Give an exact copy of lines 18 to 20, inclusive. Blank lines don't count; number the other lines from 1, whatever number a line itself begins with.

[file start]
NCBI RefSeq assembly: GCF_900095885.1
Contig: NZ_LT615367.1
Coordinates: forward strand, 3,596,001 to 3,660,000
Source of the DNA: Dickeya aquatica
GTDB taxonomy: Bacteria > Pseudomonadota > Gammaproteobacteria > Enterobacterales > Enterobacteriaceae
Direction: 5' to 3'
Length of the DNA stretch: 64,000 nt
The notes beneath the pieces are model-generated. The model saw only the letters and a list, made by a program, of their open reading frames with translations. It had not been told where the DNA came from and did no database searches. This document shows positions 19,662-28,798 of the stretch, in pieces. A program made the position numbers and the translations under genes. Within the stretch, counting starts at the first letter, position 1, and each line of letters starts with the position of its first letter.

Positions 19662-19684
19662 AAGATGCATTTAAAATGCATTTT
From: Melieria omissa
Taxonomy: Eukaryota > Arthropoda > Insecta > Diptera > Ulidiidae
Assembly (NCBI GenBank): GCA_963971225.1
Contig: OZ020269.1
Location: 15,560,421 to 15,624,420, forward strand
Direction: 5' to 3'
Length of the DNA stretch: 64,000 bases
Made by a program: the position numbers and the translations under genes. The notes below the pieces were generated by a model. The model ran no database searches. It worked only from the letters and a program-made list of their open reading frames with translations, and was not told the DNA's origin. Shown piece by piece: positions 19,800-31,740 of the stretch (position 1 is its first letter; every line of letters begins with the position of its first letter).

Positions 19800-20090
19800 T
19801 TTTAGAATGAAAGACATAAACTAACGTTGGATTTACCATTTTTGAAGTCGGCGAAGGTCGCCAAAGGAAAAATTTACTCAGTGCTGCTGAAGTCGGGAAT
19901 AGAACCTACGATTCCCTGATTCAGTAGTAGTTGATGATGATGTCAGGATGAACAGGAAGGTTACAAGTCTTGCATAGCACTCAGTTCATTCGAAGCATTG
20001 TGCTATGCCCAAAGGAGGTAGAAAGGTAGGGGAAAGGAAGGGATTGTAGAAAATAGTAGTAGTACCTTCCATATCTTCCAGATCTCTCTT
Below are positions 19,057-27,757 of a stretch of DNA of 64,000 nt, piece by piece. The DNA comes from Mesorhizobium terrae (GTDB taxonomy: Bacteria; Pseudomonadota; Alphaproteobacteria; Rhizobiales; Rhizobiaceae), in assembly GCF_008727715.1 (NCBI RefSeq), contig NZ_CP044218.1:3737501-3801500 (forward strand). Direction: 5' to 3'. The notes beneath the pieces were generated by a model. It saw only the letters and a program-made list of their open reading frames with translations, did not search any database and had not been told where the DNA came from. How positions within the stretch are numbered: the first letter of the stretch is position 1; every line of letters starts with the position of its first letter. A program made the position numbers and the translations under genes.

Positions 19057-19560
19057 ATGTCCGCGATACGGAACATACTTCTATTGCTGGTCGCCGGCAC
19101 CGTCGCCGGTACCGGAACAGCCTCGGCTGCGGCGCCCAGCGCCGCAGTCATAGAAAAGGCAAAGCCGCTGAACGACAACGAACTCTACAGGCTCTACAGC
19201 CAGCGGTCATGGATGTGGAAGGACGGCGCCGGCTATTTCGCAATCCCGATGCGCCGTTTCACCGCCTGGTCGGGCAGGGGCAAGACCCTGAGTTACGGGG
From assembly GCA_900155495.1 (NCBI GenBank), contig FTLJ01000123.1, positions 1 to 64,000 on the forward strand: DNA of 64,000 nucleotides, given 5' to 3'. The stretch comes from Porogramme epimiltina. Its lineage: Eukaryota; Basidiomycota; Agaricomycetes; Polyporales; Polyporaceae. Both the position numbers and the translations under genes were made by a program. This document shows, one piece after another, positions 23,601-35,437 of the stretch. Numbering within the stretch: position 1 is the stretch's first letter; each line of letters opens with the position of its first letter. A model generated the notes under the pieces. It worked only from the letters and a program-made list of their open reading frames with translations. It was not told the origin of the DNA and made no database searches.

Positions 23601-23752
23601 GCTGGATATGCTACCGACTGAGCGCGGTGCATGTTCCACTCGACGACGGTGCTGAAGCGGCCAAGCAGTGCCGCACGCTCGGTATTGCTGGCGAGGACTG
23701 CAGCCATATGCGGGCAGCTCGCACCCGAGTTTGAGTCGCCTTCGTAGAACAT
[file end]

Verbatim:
Made by a program: the position numbers and the translations under genes. The notes below the pieces were generated by a model. The model ran no database searches. It worked only from the letters and a program-made list of their open reading frames with translations, and was not told the DNA's origin. Shown piece by piece: positions 19,800-31,740 of the stretch (position 1 is its first letter; every line of letters begins with the position of its first letter).

Positions 19800-20090
19800 T